When I first heard about “work engines”, I didn’t like the sound of them. The term made me think of boring meetings in cold rooms, of hard grinding work with little reward and volunteering for jobs no-one else wanted to do. The way I saw it, there was nothing attractive about being part of a work engine. Of course, cowardice made sure that I kept that idea to myself, and narrow-mindedness made sure I didn’t think beyond my own picture of what a work engine might be.
So time went on and it was impossible not to notice the little groups which had started to spring up all over the place. Work engines. Horrible things. I tried so hard not to like them. I tried not to get involved. And, to be truthful, I was a bit peeved when our quiet little morning coffee sessions at the Hazeldene Store, were transformed into the local arena for creative ideas.
Take the “Artsys”. They emerged from the fires – a small group of people with little else but family and creativity in their stock of assets. There they are, working together, supporting each other and creating more than just a few bits of post-fire “art” in so many different forms. There they are, embracing the work involved in getting the Arts Precinct up and established, sourcing materials, planning art and craft classes for kids and adults, broadening their network to include existing and new art-form groups, preparing submissions to get grants for individual and community projects, and welcoming with open arms and big smiles anyone who wants to join. Work Engines….
Take Belly Dancing. One morning a couple of months ago I had ordered my first coffee just as the Belly Dancing Classes were being talked about. The idea came from the Arts Work Engine. By the time my coffee had arrived, they had produced a Teacher, a basic initial financial plan, had organized a date, a venue, adequate insurance cover and a shopping expedition for basic requirements. And there was still coffee in my mug.! Within a fortnight there were more than 25 expressions of interest. Within a month the classes had started. I was one of the 28 people at the first Belly Dancing lesson – and the Hall radiated fun, happiness and laughter. One only has to look back on Louise Reed’s lovely article in the previous Flyer to know what a success this on-going project has been.) Mmm…Work Engines…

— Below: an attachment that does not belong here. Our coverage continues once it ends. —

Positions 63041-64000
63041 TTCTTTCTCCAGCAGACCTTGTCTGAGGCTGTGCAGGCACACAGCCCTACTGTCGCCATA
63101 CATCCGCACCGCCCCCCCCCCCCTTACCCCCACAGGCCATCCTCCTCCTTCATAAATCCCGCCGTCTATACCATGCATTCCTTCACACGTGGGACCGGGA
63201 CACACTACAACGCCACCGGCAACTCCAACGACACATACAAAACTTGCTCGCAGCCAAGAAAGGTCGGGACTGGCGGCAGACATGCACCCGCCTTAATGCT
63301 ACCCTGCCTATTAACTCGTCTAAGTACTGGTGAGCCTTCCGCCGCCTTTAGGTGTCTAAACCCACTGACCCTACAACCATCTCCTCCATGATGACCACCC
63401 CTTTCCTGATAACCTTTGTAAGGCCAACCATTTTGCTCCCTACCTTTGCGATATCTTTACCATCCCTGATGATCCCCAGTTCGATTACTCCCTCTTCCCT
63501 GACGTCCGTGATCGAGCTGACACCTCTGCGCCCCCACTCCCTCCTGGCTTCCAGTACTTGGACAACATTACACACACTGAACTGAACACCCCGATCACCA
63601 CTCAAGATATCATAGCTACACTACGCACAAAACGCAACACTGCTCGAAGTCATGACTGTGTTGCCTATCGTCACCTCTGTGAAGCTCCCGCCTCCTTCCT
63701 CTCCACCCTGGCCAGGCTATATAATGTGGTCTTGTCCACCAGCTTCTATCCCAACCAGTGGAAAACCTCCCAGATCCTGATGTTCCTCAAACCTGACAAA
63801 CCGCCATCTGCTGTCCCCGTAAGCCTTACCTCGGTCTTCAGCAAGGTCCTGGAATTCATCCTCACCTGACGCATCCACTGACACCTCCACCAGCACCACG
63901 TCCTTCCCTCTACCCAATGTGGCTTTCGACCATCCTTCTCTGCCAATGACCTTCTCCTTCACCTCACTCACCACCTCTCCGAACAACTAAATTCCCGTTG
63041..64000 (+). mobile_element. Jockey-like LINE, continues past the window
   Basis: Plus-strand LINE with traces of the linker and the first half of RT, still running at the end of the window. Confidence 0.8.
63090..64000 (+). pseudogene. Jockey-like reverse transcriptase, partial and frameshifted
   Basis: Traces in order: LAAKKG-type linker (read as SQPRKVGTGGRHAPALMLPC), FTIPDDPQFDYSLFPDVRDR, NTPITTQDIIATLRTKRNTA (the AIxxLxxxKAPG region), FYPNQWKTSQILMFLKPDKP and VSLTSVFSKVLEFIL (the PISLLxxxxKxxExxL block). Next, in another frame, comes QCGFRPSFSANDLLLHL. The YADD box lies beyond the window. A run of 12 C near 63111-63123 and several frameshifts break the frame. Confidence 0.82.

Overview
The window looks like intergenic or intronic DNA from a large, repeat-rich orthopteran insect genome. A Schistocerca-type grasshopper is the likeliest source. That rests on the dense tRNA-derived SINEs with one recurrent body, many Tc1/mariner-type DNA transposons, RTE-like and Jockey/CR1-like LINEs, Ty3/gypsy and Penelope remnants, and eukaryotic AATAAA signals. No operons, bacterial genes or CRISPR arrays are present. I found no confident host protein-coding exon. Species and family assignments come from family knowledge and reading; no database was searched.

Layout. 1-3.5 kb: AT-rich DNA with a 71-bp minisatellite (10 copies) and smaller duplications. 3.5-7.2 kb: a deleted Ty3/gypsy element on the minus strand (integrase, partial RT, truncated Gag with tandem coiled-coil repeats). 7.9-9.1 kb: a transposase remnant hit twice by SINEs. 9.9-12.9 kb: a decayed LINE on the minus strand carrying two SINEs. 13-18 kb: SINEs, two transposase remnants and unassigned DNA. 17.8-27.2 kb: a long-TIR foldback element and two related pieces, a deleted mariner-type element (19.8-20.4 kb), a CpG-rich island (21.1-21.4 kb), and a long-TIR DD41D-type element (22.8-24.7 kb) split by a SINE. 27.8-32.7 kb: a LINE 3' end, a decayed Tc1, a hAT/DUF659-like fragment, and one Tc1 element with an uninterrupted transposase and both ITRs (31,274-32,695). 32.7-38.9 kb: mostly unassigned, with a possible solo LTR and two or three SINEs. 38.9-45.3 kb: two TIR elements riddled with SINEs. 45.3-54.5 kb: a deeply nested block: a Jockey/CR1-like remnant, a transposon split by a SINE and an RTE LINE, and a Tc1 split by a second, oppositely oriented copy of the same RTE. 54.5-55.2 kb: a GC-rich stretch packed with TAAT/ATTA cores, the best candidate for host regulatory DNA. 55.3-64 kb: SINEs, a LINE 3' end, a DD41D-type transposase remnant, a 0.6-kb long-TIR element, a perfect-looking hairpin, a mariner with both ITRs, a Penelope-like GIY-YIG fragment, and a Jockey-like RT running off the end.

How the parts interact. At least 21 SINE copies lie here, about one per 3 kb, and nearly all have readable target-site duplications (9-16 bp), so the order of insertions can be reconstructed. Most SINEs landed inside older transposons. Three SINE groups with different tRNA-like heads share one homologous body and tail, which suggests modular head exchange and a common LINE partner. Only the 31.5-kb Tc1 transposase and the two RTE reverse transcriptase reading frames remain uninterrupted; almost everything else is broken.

Take the Youth Group. After years of hard and often lonely work on the part of Vicky and a hand full of friends, the Youth Group is now a vital and exciting part of life for many of our young people. From its humble beginnings, the Youth Group now has a complete programme for teenagers, (thanks Vicky and John) for primary aged kids (thanks Tanya and Rod and friends) and, through Playgroup for the teeny-weeny kids (thanks Louise and friends). How beautiful is it to see that Vicky’s hard work over so many years is now being fully supported and upheld. Work Engines….
Everywhere I look there are work engines - for Fire Safety, for Environment, for the building of the new Community House, for the Hall, for Transport, for the myriad of Community House projects, for the Mens Shed. I could go on and on. Could it be that I was wrong about work engines?
Could it be that work engines empower people? Could it be that work engines allow people to contribute and develop their skills and ideas? Could it be that work engines create and strengthen friendships? Could it be that “work”, when done with like-minded and positive people, becomes fun?
Mmm…think I’ll go out and join a few work engines. I have a lot to choose from.
By Annie Robertson
BTW .. we are looking to set up a work engine about renewable energy let me know if you have interest (Pete)